Yep. That’s why I said “landscape” photography lens. VR and wider aperture settings don’t matter there :)

      • jcruzfotodotcom

        Agreed :) Just mentioning other photography situations that your readers might also relate to. It’s always good (IMHO) to have a versatile lens that can be put into multiple situations :)

  • Vanderheyden

    A good review and a very impressive Photo Matt. Was there any post processing??

    • http://www.mattk.com/ Matt Kloskowski

      There’s post processing on ALL of my photos ;-) LOL!
      As for the light and color, not too much post though. Got there at the right time and mother nature took care of the rest :)

  • http://photokaz.com/ Mike

    Good review but I’m not selling my 14-24 any time soon. For me, I love shooting the lens at 14mm. If you have a strong foreground object you can get an interesting composition but you need the wide angle to do so. It doesn’t work for every situation but at times it’s indispensable.

  • Four3

    Good review. But for star burst, it really shows well if you use a 2.8 glass than f4. Don’t know how good does this lens capture the star burst.

    • http://www.mattk.com/ Matt Kloskowski

      Very true. But they usually cost an extra $1000 so that’s one expensive star burst :)

  • Pingback: The Story Behind The Photo – Mt. Hood | Matt Kloskowski

  • Kris

    I still cannot decide on which wide angle lens to buy. I want to use the lens not only for landscapes, but also for city-scapes and night photography. What are your thoughts on this 18-35 for shooting sky lines of cities at night?

    • http://www.mattk.com/ Matt Kloskowski

      Hey Kris – I think it would be just fine. At this point, there’s not many times I’d recommend the 16-35 over the 18-35. Like I said, I’m not selling mine (16-35), but if I was starting from scratch, I’d buy the 18-35 in a heartbeat.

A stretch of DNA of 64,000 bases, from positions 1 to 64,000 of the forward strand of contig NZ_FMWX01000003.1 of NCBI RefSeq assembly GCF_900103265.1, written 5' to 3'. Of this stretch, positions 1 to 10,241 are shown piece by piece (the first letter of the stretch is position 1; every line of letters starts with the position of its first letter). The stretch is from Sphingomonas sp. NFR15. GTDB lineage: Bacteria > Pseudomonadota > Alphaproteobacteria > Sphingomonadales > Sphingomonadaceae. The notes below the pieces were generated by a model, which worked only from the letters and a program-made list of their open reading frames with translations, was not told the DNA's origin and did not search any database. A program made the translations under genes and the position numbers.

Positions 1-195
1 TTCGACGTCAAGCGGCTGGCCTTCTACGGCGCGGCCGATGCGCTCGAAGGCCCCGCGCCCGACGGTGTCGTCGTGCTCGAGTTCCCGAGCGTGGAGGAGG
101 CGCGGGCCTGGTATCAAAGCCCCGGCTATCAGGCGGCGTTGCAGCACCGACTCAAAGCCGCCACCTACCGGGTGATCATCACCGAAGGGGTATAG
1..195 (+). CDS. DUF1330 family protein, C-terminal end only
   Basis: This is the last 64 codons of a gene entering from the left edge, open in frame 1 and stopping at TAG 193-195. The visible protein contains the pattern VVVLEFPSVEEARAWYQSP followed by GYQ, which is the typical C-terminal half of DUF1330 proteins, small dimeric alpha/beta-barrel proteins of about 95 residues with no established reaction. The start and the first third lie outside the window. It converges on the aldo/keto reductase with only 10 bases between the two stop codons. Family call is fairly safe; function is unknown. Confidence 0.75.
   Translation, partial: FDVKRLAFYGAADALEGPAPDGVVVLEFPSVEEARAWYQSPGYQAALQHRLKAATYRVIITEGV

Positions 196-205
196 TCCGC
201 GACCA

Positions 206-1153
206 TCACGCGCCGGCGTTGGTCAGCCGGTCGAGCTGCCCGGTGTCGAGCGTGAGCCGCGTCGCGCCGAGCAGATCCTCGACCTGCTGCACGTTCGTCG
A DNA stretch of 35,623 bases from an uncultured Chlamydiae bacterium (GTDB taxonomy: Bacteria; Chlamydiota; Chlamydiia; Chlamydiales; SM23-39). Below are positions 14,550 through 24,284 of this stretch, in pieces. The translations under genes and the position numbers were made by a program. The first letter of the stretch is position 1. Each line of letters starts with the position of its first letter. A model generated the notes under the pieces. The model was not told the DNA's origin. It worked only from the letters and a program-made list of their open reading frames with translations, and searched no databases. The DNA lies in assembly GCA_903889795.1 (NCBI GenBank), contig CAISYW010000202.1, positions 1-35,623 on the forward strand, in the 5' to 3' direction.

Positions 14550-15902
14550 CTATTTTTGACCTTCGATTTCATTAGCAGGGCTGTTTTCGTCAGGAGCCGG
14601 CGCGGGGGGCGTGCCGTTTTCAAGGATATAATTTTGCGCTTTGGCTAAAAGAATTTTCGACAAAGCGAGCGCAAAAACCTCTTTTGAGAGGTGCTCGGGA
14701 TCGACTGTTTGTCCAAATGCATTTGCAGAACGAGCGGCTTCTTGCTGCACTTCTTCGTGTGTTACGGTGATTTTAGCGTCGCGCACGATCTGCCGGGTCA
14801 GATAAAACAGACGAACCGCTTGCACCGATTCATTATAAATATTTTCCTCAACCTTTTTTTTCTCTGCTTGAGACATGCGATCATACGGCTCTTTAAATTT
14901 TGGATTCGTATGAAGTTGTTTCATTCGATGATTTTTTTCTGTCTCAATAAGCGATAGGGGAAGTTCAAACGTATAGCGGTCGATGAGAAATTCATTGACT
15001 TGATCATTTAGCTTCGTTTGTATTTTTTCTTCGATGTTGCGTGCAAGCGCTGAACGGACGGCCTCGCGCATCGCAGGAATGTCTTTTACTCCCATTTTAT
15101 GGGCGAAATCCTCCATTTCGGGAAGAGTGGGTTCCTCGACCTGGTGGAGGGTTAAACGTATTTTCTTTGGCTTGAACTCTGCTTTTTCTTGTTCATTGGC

• eddit

    Hey Matt, thanks for the review. I’m definitely in the 16-35 vs 18-35 boat and I wanted to know your thoughts on the nano-crystal coating of the 16 (the only difference that might matter to me). It’s a bit of a gear head question I know, but I’m just looking for a pro opinion from someone who has landscape experience with both lenses. I know the idea is that is reduces flare and helps bring out rich colors. Does it make that much of an impact to colors or do you find that a little bit of post can do the same? Have you noticed that sun glare for the 18 is an issue compared to the 16?

    I like having the sun in my shots, big on sunrises/sunsets. I’ve forced myself to use my 28 1.8 for a while now and I’m ready to go a bit wider, hence my questions. Thanks for your time and keep up the great work.

  • Dominic

    Hey Matt, thanks for the great review. I’m currently using the Nikkor 35mm f1.4G, and will be going to Melbourne for holiday early next year. Do you think that the 35mm focal length will be good enough for landscaping? I’m thinking if i is redundant to get the 18-35 since i already have a 35 and rarely shoot wide angle.

  • Patrick O’Connor

    This is a little late but when doing early morning or late evening landscapes, frequently there’ll be stars in your photos. In those cases, a 14-24 f/2.8 or even the 16-35 f/4 will help hold back star trails, unless of course that’s what you prefer. There probably aren’t a lot of your readers doing this but, when shooting the Northern Lights or for Astrophotography, that 18-35 would be pretty much useless.
    Not everyday stuff but worth keeping in mind if you ever plan on doing that sort of thing. Of course the 14-24 is really expensive but Tokina’s 16-28 f/2.8 is pretty darn close for about the same price as the Nikon 18-35. And then, lens filters put another spin on the subject.

  • Swammy Baquedano

    Hi Matt!

    I’ve been following you for a while now and I really like your pictures. I have a question related to other brand lens. I also want to start doing landscape seriously and i found an offer for the tokina 17-35 f4. Since everybody recommends buying the same brand´s lenses… What would you recommend in this case?

    Thanks!